Darkestville Castle is amusing, cleverly written, and for the most part pleasantly unpretentious. While all the characters are wacky, two of them are suspiciously stereotypical, in one case to lampoon political correctness in the face of genetic determinism and in another either as the result of a lack of authorial imagination or as a reflection of the developers' views of western society.
That said, the minimal politics aren't putting me off the game, and I have progressed in fits and starts, the fits occurring only when it fail to pay attention to conversational hints. I exited the game to write this because I am about two thirds of the way through a conversation based puzzle with tech support from hell to change a password for an inter-dimensional elevator. It has taken me more time to figure out several solutions that are obvious in retrospect than it may for other players. I laughed out loud when I realized what to do about the talking dice.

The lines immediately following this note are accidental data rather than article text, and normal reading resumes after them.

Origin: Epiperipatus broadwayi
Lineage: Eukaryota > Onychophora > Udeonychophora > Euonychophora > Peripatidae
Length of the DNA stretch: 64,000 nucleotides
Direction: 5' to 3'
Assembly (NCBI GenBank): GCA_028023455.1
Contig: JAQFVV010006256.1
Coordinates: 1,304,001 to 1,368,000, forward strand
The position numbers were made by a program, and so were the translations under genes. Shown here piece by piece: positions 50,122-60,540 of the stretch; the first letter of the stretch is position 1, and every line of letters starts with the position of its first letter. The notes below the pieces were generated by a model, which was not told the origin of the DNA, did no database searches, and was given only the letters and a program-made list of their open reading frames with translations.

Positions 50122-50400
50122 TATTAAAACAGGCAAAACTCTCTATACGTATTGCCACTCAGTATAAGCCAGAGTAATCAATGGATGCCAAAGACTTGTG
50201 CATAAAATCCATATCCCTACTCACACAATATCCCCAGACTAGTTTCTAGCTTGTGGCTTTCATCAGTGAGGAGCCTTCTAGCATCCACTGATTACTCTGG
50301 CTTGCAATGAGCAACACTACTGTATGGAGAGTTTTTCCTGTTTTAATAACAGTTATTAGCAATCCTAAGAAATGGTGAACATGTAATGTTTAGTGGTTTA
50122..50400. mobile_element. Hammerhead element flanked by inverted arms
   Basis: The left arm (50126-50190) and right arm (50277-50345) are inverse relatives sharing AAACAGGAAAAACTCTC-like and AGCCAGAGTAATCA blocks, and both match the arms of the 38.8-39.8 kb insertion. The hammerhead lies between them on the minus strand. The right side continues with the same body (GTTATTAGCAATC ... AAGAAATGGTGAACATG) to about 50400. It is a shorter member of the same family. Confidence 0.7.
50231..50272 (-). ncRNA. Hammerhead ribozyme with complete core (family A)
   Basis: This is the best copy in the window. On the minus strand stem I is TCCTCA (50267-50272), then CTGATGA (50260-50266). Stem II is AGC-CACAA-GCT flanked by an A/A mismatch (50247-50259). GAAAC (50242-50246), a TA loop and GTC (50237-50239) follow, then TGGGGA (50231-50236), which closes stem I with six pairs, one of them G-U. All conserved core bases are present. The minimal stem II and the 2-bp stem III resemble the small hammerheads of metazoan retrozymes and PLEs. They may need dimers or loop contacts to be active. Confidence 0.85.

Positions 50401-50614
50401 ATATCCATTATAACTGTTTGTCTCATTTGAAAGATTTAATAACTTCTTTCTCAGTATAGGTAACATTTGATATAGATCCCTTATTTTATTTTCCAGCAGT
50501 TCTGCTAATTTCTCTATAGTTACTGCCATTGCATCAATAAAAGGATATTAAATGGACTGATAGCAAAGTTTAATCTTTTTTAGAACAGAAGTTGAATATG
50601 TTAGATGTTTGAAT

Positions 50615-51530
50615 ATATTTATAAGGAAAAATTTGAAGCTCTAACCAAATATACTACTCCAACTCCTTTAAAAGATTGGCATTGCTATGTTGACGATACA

I was not immediately enthralled with Darkestville Castle because the opening is sparse. Engagement took around 30 minutes, and then the careful and artful attention to narrative structure sucked me right in.
Big upside: no extraneous collectibles. Darkestville Castle won an award at Casual Connect but this not a casual game.
Darkestville Castle, characterization warts and all, is--as was said elsewhere--a true gift to adventure gamers.
EDITED TO ADD: I'm almost finished. I am delighted with the game, which leans heavily to try everything with everything if I haven't been paying attention to cues and clues. I usually haven't.
Last edited by 8dognight; 10/29/17 09:38 AM.